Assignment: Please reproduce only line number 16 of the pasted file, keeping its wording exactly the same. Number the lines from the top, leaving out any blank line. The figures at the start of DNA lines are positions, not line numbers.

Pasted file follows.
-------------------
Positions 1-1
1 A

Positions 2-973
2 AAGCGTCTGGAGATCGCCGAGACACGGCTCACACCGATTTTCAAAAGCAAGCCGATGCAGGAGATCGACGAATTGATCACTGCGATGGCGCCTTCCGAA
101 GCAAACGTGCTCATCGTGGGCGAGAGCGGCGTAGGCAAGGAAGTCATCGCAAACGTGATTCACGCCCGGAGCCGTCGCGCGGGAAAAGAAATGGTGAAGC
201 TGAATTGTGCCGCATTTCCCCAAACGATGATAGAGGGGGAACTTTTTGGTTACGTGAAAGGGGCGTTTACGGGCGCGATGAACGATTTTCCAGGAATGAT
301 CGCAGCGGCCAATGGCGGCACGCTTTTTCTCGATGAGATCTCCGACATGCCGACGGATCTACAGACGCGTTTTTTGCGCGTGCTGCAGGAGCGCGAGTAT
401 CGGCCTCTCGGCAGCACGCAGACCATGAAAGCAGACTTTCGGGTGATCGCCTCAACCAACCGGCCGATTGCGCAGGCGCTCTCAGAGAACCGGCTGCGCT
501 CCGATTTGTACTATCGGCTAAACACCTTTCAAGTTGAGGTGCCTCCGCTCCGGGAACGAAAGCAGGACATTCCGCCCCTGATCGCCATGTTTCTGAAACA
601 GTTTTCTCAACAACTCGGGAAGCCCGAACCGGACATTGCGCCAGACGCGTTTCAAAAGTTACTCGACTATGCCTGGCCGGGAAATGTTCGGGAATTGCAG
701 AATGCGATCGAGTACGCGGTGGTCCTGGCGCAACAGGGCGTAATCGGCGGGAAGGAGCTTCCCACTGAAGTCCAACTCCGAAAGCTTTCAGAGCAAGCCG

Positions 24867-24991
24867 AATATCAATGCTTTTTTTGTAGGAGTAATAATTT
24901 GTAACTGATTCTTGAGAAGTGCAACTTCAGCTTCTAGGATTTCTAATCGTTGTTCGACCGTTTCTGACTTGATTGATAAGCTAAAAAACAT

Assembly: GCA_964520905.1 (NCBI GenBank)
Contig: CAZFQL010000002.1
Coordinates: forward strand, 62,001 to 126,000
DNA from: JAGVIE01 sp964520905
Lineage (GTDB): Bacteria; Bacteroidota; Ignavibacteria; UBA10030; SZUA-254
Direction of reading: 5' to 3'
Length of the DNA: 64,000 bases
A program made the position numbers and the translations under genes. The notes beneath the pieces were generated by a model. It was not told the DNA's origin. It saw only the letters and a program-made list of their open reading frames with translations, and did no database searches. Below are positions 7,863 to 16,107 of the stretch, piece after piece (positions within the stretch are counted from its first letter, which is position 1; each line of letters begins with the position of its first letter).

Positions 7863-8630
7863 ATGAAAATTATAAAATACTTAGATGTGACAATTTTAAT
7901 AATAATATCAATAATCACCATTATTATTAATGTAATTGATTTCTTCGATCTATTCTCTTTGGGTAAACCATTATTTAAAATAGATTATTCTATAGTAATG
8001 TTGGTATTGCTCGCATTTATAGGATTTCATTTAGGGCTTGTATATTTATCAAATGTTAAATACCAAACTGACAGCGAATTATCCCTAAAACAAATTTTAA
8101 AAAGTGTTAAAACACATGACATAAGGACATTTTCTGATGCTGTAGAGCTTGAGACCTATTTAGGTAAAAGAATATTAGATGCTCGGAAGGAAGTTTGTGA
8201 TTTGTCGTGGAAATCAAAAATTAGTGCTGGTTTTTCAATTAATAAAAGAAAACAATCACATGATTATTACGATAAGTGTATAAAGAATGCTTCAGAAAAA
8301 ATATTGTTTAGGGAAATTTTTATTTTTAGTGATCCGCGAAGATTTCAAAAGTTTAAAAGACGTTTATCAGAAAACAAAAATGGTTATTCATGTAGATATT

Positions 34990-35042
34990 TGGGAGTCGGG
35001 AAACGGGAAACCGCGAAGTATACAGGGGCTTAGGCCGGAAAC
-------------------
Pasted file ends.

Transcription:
Contig: CAZFQL010000002.1